Eric N. Sims & Sarah Quintanar
French Oak barrels are considered a vital input for the finest wines, and comprise a very large portion of wine production costs. Wineries in the United States purchase French oak barrels priced in Euros, and have the opportunity to pay for their barrels early, in April, with a discount or in September with no discount. Given the inherent complexities in fluctuating exchange rates and limited resources of the average winery, little consideration has been placed on this purchasing decision despite potentially large cost implications.
The present work analyzes historical and barrel-specific data over the last fifteen years to find a huge monetary advantage to early purchasing and obtaining the price discount, even accounting for exchange rate volatility and opportunity costs. Barrel-specific prices were obtained from Continuum Estate in Napa, California, though the authors provide detailed analysis and a broader interpretation to aid in practical decisions of typically structured wineries in the United States.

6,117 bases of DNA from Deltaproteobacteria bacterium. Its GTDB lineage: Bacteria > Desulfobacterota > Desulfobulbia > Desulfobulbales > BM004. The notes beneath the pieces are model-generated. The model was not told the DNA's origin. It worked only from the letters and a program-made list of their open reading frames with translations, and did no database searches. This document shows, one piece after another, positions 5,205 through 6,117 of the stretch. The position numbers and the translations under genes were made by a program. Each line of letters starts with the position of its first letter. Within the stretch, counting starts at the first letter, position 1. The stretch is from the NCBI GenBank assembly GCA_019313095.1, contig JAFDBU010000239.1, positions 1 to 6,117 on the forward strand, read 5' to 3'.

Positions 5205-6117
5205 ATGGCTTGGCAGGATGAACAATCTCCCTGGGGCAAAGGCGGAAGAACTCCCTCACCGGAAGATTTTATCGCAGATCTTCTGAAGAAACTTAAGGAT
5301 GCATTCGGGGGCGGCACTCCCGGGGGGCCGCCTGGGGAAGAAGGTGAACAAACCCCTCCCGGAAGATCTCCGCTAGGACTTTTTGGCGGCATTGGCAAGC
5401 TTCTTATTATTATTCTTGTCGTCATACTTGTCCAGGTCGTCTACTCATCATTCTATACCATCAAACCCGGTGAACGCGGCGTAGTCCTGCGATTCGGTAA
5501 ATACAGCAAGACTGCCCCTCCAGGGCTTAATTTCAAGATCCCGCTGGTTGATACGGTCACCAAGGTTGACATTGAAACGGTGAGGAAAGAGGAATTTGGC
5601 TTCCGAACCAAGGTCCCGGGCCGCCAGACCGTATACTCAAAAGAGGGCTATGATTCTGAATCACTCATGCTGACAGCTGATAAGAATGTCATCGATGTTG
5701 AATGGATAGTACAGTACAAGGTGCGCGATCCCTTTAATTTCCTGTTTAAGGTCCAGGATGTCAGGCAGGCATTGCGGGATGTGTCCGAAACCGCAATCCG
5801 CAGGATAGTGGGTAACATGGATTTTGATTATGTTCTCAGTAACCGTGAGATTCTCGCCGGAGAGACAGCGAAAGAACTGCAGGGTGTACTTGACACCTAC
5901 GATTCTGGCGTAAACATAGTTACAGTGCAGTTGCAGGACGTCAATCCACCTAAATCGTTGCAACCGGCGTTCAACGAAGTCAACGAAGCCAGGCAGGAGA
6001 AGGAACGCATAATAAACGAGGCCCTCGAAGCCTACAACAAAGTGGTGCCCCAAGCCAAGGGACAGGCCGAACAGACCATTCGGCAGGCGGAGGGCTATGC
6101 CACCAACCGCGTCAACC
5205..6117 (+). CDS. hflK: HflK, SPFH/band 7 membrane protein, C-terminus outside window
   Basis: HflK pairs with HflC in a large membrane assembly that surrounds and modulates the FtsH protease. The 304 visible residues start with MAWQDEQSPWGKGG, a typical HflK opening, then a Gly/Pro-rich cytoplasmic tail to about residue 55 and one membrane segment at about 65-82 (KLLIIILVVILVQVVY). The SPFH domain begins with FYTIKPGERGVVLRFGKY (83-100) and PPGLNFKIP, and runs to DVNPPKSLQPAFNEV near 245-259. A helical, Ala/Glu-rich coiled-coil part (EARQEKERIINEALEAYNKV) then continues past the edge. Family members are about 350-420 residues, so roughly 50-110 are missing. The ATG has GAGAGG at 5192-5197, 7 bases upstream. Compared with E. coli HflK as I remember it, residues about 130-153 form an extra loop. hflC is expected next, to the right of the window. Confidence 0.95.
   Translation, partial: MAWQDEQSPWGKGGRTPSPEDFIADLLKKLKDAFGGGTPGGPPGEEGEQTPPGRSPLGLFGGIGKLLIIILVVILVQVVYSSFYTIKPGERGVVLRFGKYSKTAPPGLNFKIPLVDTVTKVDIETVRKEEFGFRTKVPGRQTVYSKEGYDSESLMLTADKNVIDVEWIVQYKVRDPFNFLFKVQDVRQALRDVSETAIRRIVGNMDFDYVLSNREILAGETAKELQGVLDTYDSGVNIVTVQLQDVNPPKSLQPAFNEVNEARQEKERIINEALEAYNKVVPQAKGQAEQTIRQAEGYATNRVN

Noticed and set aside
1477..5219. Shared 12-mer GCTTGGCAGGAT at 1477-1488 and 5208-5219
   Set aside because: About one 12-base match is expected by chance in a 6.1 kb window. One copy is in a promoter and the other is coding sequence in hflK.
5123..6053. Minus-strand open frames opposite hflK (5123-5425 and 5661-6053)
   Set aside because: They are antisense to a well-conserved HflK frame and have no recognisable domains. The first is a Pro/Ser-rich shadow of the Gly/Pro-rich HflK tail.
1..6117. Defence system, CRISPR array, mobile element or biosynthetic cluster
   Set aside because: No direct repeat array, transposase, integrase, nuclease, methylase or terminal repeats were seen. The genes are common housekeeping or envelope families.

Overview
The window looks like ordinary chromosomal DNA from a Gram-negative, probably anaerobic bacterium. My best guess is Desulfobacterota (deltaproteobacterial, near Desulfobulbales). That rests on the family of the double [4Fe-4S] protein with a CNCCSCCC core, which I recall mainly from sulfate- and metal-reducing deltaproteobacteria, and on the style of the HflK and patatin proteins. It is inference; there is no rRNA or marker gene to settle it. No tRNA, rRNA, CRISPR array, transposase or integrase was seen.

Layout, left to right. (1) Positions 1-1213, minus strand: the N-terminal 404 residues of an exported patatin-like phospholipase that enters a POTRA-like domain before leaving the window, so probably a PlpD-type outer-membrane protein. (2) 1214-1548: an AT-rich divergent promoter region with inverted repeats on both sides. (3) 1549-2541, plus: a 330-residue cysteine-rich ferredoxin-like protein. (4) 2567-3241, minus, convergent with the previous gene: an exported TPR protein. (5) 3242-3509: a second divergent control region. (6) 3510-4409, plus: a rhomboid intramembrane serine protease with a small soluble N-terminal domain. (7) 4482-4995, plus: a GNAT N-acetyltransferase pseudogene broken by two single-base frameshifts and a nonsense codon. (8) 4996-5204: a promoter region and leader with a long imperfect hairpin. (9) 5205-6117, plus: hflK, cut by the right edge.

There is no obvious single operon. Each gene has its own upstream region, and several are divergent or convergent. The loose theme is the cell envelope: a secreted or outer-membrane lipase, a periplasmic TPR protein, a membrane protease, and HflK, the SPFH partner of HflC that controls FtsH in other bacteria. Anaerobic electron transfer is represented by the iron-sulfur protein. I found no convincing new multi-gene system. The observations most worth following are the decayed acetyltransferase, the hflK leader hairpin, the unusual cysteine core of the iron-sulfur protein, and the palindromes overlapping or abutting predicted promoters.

Early purchasing of French oak barrels over the past fifteen years, accounting for lost interest, would have decreased average winery costs by over $60,000 as compared to paying upon delivery. For larger producing-wineries, this savings is even more pronounced.
This is the first paper to investigate the existence of an optimal decision rule regarding the purchasing of wine barrels, a vital input to wine production. This is of interest to not only those involved in the growing industry of wine-making, media and wine connoisseurs, but also to any similarly structured firm facing early commitments at a reduced price.
This article was written by Karl Storchmann